The first time I ever saw the Perseids, I was 15 years old.
I snuck out of the house in the middle of the night (without telling my parents, of course) and found the darkest spot at the park nearby. What followed was one of the most awesome sights I had witnessed up until then: hundreds of staggered streaks of light, tearing through an ink-black sky. Part of me knew it was strict science. Another part of me was convinced it was magic. Who knew that a phenomenon that happens every day could resonate so profoundly?
Every day, on average, more than 40 tons of meteoroids strike our planet. Most are tiny specks of dust that disintegrate harmlessly high up in Earth’s atmosphere, producing a slow drizzle of “shooting stars” in the night sky. Meteors (what they’re called before they enter our atmosphere) are made of cosmic material–silicate rock, iron, and metals–left over from the early formation of our solar system.
Where do the Perseids come from?
As the Earth rotates around the sun this weekend, it will pass through the debris field of the comet Swift-Tuttle, a dirty snowball of remnants that never became planets nor stars. The comet takes about 133.2 years to orbit the sun. As it moves, a tail of gas, ice and dust is left behind it.
Each year, from mid-July to early August, the cosmic debris in this comet’s tail culminate in an evening spectacular called the Perseids.
When and How to View
This year, the meteor shower peaks late Sunday (8/11) into early Monday (8/12) just before dawn.
Find a dark field away from any light pollution. Look for the constellation Perseus, where the Perseids derive their name. It should be observable in the northeastern sky. During a Perseid meteor shower, you can expect to observe up to 100 meteoroids in an hour.
What to Bring
What’s nice about the Perseids is you don’t need any special viewing equipment. The naked eye is adequate. Grab a blanket and/or lawn chair, a cup of warm liquid, some snacks, and sit back to wait for the forthcoming light show.
NASA has a Meteor Counter app that iPhone users can download. Viewers of the Perseids can help report how many they see within a particular time frame. The app’s “piano key” interface allows you to tap keys as you view meteoroids. It records critical data for each meteor: time, magnitude, latitude, and longitude, along with optional verbal annotations. Afterward, these data are automatically uploaded to NASA researchers for analysis.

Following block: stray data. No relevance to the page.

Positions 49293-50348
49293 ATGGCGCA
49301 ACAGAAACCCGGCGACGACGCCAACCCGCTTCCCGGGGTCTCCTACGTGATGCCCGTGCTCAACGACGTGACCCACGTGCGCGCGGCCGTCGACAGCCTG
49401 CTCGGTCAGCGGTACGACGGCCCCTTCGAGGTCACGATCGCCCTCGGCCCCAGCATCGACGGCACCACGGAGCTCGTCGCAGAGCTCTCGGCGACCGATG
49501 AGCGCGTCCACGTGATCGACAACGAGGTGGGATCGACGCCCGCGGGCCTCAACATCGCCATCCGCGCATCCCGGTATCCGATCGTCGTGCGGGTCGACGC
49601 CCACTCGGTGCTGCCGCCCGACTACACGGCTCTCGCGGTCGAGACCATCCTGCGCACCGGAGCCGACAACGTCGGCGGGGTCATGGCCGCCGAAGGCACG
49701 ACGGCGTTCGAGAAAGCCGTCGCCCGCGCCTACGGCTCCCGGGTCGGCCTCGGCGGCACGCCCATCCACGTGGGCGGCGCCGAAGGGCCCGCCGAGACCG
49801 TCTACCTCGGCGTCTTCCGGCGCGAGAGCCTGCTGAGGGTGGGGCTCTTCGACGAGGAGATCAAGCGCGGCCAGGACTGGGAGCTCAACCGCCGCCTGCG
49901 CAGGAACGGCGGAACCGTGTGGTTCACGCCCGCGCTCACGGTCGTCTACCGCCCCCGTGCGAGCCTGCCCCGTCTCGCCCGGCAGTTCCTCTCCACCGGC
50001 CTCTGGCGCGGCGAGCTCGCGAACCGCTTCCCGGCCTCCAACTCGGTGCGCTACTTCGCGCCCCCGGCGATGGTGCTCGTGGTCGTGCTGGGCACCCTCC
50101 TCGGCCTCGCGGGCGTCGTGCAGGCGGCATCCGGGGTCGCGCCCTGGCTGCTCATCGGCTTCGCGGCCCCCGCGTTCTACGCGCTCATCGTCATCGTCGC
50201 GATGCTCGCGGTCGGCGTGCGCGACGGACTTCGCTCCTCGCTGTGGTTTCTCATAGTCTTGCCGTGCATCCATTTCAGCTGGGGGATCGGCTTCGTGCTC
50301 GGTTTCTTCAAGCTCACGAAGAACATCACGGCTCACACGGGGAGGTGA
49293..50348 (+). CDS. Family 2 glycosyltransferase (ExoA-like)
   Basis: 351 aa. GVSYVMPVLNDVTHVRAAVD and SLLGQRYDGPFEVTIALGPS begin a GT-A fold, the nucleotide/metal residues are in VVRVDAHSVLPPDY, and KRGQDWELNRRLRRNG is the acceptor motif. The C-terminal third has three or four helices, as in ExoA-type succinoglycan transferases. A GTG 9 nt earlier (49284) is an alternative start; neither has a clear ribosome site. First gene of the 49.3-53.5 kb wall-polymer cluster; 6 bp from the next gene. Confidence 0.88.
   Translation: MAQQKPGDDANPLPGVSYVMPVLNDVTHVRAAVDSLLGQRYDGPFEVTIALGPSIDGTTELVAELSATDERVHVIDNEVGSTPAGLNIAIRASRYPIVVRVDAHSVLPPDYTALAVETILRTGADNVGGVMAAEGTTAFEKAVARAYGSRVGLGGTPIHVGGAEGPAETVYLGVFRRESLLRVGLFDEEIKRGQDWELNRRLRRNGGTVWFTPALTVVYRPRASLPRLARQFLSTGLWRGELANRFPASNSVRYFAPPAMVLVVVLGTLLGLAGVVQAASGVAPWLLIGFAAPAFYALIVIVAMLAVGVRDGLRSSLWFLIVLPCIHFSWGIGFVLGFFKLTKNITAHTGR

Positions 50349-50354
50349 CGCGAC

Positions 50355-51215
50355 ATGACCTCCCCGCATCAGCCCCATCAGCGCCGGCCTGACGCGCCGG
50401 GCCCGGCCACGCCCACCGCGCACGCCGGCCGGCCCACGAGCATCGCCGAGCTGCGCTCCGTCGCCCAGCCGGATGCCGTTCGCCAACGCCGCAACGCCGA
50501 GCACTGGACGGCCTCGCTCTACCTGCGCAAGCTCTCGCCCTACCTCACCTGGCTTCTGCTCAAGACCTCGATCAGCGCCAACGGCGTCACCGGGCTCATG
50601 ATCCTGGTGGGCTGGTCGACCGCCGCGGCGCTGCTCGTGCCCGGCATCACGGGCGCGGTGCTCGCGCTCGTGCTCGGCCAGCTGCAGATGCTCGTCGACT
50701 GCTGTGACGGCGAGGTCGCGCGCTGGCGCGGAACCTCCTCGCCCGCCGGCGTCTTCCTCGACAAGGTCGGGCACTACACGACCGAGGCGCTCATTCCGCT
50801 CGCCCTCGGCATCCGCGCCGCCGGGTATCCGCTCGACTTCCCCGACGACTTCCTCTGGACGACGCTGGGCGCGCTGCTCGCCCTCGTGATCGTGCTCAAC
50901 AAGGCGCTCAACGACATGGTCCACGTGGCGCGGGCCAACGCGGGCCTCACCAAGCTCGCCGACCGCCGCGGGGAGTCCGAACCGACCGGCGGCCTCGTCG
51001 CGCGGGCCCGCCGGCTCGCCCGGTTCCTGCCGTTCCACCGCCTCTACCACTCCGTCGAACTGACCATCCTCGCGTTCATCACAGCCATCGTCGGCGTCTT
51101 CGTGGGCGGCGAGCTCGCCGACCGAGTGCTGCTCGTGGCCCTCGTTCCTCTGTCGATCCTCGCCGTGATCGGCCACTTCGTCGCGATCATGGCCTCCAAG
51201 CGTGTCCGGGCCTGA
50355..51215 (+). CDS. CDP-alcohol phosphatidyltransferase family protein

While you’re out there, you might as well turn an otherwise passive (albeit amazing) viewing experience into a participatory one in the name of citizen science.
SciStarter wishes you a happy viewing for this year’s Perseids. If it doesn’t make you feel too cheesy, make a wish when you see your first meteoroid. I know the fifteen year old in me won’t forget to.
If you live in Alabama, you can participate in the Alabama Meteor Tracking Project.
- Keefer, Marsha. “Perseids Meteor Shower to Light Up Night Sky.” Times Online. August 7, 2013. <http://www.timesonline.com/community/news/perseids-meteor-shower-to-light-up-night-sky/article_172824c3-c76c-59bf-9ea1-18c93af9cde5.html>.
- “Meteor Counter.” Scientific American Citizen Science Blog. August 7, 2013. <http://www.scientificamerican.com/citizen-science/project.cfm?id=nasa-meteor-counter>.
- “NASA Meteor Counter.” SciStarter. August 7, 2013. <http://scistarter.com/project/840-Meteor%20Counter>.
Lily Bui holds dual (non-science) bachelors’ degrees in International Studies and Spanish from the University of California Irvine. She has worked on Capitol Hill in Washington, D.C.; served in AmeriCorps in Montgomery County, Maryland; worked for a New York Times bestselling ghostwriter; and performed across the U.S. as a touring musician. She currently works in public media at WGBH-TV and the Public Radio Exchange (PRX) in Boston, MA. In her spare time, she thinks of cheesy science puns. Follow @dangerbui.